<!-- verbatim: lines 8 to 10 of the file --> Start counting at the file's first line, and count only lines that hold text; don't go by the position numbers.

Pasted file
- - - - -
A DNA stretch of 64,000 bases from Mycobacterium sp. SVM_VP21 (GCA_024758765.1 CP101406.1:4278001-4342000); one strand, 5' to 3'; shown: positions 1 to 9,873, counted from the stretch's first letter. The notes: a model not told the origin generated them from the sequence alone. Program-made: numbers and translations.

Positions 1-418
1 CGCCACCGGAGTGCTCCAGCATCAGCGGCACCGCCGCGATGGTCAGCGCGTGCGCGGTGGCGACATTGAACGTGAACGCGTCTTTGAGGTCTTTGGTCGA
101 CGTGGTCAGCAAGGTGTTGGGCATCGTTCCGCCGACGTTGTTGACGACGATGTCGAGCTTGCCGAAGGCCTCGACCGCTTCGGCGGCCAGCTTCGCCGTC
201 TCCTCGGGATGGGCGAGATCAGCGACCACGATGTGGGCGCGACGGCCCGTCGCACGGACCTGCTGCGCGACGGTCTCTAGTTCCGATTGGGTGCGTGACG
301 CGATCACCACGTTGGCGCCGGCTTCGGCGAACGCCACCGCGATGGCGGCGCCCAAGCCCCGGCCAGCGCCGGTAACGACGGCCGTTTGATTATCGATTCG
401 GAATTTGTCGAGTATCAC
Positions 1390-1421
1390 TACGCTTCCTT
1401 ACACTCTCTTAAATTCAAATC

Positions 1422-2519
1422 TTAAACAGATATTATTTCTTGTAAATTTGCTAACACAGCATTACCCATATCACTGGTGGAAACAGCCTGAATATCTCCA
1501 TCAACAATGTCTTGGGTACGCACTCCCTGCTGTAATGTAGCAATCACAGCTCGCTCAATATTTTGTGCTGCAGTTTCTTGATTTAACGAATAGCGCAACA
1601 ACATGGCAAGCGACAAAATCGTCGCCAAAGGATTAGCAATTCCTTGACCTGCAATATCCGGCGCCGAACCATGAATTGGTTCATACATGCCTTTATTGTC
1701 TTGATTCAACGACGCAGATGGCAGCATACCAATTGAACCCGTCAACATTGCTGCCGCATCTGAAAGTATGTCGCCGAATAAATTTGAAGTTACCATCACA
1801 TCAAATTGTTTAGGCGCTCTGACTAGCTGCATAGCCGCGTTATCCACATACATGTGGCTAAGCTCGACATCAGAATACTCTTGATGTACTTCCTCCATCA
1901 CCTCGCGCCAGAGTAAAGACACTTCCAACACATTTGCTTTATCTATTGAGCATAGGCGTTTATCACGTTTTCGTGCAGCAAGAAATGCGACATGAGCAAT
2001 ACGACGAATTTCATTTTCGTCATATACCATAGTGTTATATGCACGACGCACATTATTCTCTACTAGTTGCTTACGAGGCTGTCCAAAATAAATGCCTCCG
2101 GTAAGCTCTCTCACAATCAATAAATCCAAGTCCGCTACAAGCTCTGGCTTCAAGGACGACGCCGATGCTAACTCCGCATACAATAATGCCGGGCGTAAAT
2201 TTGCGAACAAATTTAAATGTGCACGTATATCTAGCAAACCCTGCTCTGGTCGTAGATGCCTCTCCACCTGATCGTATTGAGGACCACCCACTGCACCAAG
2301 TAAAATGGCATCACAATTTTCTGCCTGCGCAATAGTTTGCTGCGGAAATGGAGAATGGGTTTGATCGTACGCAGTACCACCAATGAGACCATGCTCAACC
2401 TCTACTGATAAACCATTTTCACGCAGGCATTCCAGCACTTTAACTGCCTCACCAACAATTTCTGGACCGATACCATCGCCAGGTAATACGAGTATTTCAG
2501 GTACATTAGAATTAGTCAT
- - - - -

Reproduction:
Positions 1390-1421
1390 TACGCTTCCTT
1401 ACACTCTCTTAAATTCAAATC